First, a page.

Its indications vary widely, although it was initially conceived for surgical interventions such as tracheal stenting prior to definitive surgery.3 Given the increasing incidence of benign tracheal stenosis resulting from tracheostomy and intubation, the use of MTT in interventional pneumology is growing.4,5 It has also been used in other less common airway conditions, such as recurrent polychondritis6 or mucopolysaccharidosis.7

Prior study of the airway anatomy by CT before placement is essential to select an appropriate device length and internal diameter. The traditional method involves general anesthesia and use of an RB that would allow patient ventilation and treatment of stenosis, with adjustment to the airway size. Montgomery, however, also described another method8 that does not require RB: the lower branch is inserted through the stoma at the distal end of the trachea using forceps, then the proximal branch is placed once correct positioning has been confirmed by flexible bronchoscopy. Other insertion methods have been developed to solve some of the problems that occur with this system.9

Advantages over other tracheal prostheses include less risk of displacement than other devices, such as the Dumon stent.10 Other important advantages over tracheal cannulas is the preservation of phonation11 and the esthetic appearance.

Complications associated with MTT must be mentioned. The most common is granulation tissue formation at the distal and proximal ends that may require replacement of the prosthesis. Most are mild, but others are more serious, such as breakage of one of the branches or prosthesis migration, which involves urgent interventional management.

In conclusion, although case series with larger populations have been reported,12 we describe a series of MTT from one of the interventional pulmonology units in Spain with most experience in the management of tracheobronchial and airway prostheses, and report indications, follow-up, and management resulting from a 25-year experience.

References
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W.W. Montgomery.
Reconstruction of the Cervical Trachea.
Ann Otol, 73 (1964), pp. 5-11
[2]
W.W. Montgomery.
T-Tube Tracheal Stent.pdf.
Arch Otolaryng, 82 (1965), pp. 320-321
[3]
A. Gallo, G. Pagliuca, A. Greco, S. Martellucci, A. Mascelli, M. Fusconi, et al.
Laryngotracheal stenosis treated with multiple surgeries: experience, results and prognostic factors in 70 patients.
Acta Otorhinolaryngol Ital, 32 (2012), pp. 182-188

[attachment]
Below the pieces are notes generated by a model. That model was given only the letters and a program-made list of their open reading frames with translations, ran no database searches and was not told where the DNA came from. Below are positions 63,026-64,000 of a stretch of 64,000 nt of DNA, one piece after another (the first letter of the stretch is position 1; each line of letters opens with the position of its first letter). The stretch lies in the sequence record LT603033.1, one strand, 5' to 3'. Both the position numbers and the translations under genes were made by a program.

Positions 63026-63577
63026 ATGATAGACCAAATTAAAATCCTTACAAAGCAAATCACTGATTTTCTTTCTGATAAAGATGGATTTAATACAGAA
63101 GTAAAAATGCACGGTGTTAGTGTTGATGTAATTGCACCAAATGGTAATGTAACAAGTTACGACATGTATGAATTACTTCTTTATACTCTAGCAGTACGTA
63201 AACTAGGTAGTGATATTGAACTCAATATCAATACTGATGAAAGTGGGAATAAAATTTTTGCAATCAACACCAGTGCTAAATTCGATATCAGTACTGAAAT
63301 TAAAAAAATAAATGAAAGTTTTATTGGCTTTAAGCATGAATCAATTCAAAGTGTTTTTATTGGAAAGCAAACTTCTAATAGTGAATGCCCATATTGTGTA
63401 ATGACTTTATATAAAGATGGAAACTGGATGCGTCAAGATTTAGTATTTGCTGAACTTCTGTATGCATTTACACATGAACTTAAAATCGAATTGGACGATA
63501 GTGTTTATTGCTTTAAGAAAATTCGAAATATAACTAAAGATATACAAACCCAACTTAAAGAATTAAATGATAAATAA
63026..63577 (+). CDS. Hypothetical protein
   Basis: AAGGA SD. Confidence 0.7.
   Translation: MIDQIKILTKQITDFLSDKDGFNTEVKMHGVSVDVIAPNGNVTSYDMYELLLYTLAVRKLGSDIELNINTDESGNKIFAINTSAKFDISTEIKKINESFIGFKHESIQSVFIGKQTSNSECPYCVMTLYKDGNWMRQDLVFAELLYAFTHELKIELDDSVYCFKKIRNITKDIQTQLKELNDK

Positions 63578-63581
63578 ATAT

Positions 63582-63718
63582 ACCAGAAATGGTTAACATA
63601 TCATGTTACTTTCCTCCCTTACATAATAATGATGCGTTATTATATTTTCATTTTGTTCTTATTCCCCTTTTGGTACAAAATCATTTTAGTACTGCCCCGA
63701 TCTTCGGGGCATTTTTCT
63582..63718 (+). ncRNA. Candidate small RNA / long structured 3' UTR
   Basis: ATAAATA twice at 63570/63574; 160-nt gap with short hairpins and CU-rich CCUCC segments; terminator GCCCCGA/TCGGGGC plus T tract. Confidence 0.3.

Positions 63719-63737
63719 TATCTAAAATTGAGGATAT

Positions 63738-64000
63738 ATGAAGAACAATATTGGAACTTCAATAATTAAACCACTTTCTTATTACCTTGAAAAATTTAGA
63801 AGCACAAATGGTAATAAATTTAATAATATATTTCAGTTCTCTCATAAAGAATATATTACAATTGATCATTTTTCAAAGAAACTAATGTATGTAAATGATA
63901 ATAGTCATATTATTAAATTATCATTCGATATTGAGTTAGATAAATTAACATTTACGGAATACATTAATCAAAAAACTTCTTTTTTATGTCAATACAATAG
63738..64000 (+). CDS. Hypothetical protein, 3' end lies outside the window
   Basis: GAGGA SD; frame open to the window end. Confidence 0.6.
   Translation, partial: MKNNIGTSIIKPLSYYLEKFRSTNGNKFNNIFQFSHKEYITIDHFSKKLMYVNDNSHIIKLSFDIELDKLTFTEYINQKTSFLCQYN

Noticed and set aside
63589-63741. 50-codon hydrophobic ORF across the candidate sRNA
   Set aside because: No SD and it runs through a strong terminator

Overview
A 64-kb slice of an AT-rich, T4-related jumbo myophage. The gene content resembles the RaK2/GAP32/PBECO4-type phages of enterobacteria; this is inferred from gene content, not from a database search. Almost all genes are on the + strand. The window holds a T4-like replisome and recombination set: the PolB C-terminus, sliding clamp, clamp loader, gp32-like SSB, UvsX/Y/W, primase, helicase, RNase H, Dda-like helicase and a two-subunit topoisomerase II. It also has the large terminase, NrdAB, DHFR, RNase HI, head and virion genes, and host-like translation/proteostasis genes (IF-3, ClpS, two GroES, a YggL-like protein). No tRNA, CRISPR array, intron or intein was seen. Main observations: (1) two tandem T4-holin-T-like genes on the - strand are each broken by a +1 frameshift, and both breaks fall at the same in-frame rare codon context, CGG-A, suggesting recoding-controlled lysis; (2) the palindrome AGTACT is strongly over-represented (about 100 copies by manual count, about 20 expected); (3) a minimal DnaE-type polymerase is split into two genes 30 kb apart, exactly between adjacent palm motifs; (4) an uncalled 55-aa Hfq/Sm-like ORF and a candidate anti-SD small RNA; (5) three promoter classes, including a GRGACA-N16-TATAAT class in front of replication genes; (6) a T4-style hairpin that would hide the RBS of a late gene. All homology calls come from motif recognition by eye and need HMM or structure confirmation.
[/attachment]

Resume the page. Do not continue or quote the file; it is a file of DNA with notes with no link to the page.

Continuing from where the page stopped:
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H. Hu, F. Wu, J. Zhang, E. Chen.
Treatment of secondary benign airway stenosis after tracheotomy with Montgomery T-tube.
Math Biosci Eng, 16 (2019), pp. 7839-7849
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Huihui Hu, Jisong Zhang, Fengjie Wu, Enguo Chen.
Application of the Montgomery T-tube in subglottic tracheal benign stenosis.
J Thorac Dis, 10 (2018), pp. 3070-3077
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A case of tracheobronchomalacia due to relapsing polychondritis treated with Montgomery T-tube.
SAGE Open Med Case Reports., 7 (2019),
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A. Soni-Jaiswal, S.E. Penney, S.A. Jones, R. Walker, M.P. Rothera, I.A. Bruce.
Montgomery© T-tubes in the management of multilevel airway obstruction in mucopolysaccharidosis.
Int J Pediatr Otorhinolaryngol, 78 (2014), pp. 1763-1768
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W.W. Montgomery, S.K. Montgomery.
Manual for use of Montogomery® laryngeal, tracheal, and esophageal prostheses: Update 1990.
Ann Otol Rhinol Laryngol, 99 (1990), pp. 2-9
[9]
M.L. Tedde, A. Rodrigues, P.R. Scordamaglio, J.S. Monteiro.
A new technique for T-tube insertion in patients with subglottic stenosis.
Eur J Cardio-thoracic Surg, 39 (2011), pp. 130-131
[10]
J.I. Martínez-Ballarín, J.P. Díaz-Jimétiez, M.J. Castro, J.A. Moya.
Silicone stents in the management of benign tracheobronchial stenoses: Tolerance and early results in 63 patients.
Chest, 109 (1996), pp. 626-629
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A. Fiorelli, G. Natale, C. Freda, R. Cascone, A. Carlucci, S. Costanzo, et al.
Montgomery T-tube for management of tracheomalacia: Impact on voice-related quality of life.
Clin Respir J, 14 (2020), pp. 40-46
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S. Shi, D. Chen, X. Li, W. Wen, X. Shen, F. Liu, S. Chen.
Outcome and safety of the Montgomery T-tube for laryngotracheal stenosis: a single-center retrospective analysis of 546 cases.
ORL J Otorhinolaryngol Relat Spec, 76 (2014), pp. 314-320

Please cite this article as: Margallo Iribarnegaray J, García Luján R, Pina Maíquez I, Revuelta Salgado F, Alfaro Abreu J, de Miguel Poch E. Prótesis en T de Montgomery para el tratamiento de la estenosis traqueal: experiencia de una Unidad de Endoscopia Respiratoria y revisión de la literatura. Arch Bronconeumol. 2020;57:72–73.

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Archivos de Bronconeumología